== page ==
|House Meets At:||First Vote Predicted:||Last Vote Predicted:|
10:00 a.m.: Morning Hour
|1:30 – 2:30 p.m.||4:00 – 5:00 p.m.|
H.Res. 524 – Rule providing for consideration H.R. 1459 – Ensuring Public Involvement in the Creation of National Monuments Act (Rep. Bishop (UT) – Natural Resources) (One Hour of Debate). The Rules committee has recommended a structured Rule that provides for one hour of general debate equally divided and controlled by the Chair and Ranking Member of the Committee on Natural Resources. The Rule allows for 3 amendments, debatable for 10 minutes equally divided between the offeror and an opponent. The Rule allows one motion to recommit, with or without instructions, and waives all points of order against the legislation.
The Rule also allows for Suspension Authority through Thursday, March 27 for legislation relating to the sustainable growth rate (SGR) of Medicare and the Ukraine. Members are urged to VOTE NO.
H.R. 1459 – “No More National Monuments Act” (Rep. Bishop (UT) – Natural Resources) (One Hour of Debate). This bill would make unneeded amendments to the Antiquities Act of 1906 – which 16 of the 19 Presidents in office since its passage have used to establish National Monuments – complicating the process by which historic and cultural landmarks could be protected.
The bill would apply the National Environmental Policy Act (NEPA) review process to Presidential National Monument designations of more than 5000 acres. This is in stark contrast to the GOP’s recent efforts roll back NEPA review on other federal lands; aimed more at limiting the President’s ability to undertake conservation efforts than actually protecting the environment. Under the bill, National Monuments of under 5000 acres would not be subject to NEPA, but the exemption from NEPA review for such monuments would only be valid for 3 years. The bill would also limit Presidential declarations of National Monuments to one per state, per four-year presidential term.
In addition, the bill would prohibit the inclusion of private property within the borders of a National Monument, unless the Interior Department acquires written permission from the property owner before a Monument’s designation and require the creation of a feasibility study to analyze the cost to the federal government.
The Rule makes in order 3 amendments, debatable for 10 minutes, equally divided between the offeror and an opponent. The amendments are:
Bishop (UT) Manager’s Amendment. Clarifies process for monument designations of 5,000 acres or less which allows temporary designation if there is an imminent threat to an antiquity and permanent designation if the President follows the NEPA review process or Congress enacts law. Also clarifies that the President is to use existing authorized funds for any monument designation process.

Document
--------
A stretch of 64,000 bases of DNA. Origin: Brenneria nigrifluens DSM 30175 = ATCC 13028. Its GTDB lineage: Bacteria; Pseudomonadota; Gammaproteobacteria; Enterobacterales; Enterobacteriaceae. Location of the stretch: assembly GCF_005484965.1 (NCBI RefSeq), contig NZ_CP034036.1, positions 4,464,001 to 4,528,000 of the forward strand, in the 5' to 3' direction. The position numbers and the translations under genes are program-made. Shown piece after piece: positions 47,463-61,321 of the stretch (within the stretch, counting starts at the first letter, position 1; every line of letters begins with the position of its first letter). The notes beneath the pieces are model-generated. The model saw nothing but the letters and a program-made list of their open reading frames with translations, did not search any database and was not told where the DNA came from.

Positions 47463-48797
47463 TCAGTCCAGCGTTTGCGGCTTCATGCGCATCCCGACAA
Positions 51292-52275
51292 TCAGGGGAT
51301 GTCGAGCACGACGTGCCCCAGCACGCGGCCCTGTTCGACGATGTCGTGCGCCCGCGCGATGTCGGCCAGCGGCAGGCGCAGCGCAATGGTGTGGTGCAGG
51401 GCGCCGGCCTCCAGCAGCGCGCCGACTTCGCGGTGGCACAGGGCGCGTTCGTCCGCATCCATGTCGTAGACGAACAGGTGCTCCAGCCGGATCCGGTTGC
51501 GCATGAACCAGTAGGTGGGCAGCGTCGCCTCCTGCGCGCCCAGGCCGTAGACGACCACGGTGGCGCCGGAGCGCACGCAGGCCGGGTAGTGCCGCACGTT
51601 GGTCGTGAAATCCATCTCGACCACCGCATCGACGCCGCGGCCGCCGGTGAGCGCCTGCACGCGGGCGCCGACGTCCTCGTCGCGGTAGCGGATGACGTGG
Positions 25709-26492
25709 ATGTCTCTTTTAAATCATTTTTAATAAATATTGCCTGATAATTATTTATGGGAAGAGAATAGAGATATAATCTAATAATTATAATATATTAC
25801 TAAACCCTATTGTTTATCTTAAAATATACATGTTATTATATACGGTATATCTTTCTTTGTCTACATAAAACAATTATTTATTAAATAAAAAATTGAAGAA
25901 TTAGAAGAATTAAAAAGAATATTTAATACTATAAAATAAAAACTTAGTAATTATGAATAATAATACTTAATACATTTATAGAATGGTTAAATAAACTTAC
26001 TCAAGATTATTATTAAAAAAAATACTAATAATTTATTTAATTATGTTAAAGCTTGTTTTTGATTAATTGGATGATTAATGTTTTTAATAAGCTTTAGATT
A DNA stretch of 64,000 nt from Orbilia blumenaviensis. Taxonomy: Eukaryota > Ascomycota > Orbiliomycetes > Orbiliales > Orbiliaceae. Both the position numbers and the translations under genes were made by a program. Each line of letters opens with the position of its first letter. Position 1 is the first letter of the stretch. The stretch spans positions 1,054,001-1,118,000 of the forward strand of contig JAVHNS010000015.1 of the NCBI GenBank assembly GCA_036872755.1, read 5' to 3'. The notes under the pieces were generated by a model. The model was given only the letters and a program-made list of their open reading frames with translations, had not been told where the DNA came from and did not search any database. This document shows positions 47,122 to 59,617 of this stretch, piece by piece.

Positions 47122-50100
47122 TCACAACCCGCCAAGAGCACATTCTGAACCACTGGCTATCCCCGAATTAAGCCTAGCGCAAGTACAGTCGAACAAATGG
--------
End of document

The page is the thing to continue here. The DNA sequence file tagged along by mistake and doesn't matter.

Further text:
Barber Amendment. Requires the bill's feasibility study to include an assessment of the monument declaration's benefits, including jobs and tourism dollars associated with managing a monument in perpetuity.
Tsongas Amendment. Preserves the ability of the President to declare as national monuments those that provide for the “protection or conservation of historic or cultural resources related to American military history,” regardless of their size.
Bill Text for H.R. 1459:
Postponed Suspension (1 vote):
- H.R. 1228 – A bill to designate the facility of the United States Postal Service located at 123 South 9th Street in De Pere, Wisconsin, as the “Corporal Justin D. Ross Post Office Building”, as amended (Rep. Ribble – Oversight and Government Reform)
The GOP Leadership has announced the following schedule for Thursday, March 27: The House will meet at 9:00 a.m. for legislative business. The House is expected to consider H.R. 4278 – To support the independence, sovereignty, and territorial integrity of Ukraine, and for other purposes, as amended (Rep. Royce – Foreign Affairs) and H.R. __ – To amend the Social Security Act to extend Medicare payments to physicians and other provisions of the Medicare and Medicaid programs, and for other purposes – under suspension of the Rules.
|The Daily Quote|
“Encouraging bright minds to stay in the United States after graduation, grow businesses and create jobs is critical to secure our country’s position as a high-tech hub and global leader in innovation. It’s also important to our national security… It’s time for our politicians to drop their protectionist rhetoric and allow those who come to the United States to study and earn graduate degrees in science, technology, engineering and math (STEM) fields to stay, grow businesses and create… Last June the Senate passed comprehensive immigration reform legislation by a vote of 68-32. The legislation included provisions allowing immigrants with advanced STEM degrees to become U.S. citizens. Yet the legislation now languishes in the House. Republicans... fear Tea Party retribution if they act to solve one of the nation’s biggest problems… We cannot let politics block action critical to preserving our national defense. Congress must act, and do so quickly… It is past time for the House to pass immigration reform and get our country back on track. This isn’t simply an economic issue – our national defense depends on it.”
- Gary Shapiro, CEO of the Consumer Electronics Association, Washington Post, 3/21/2014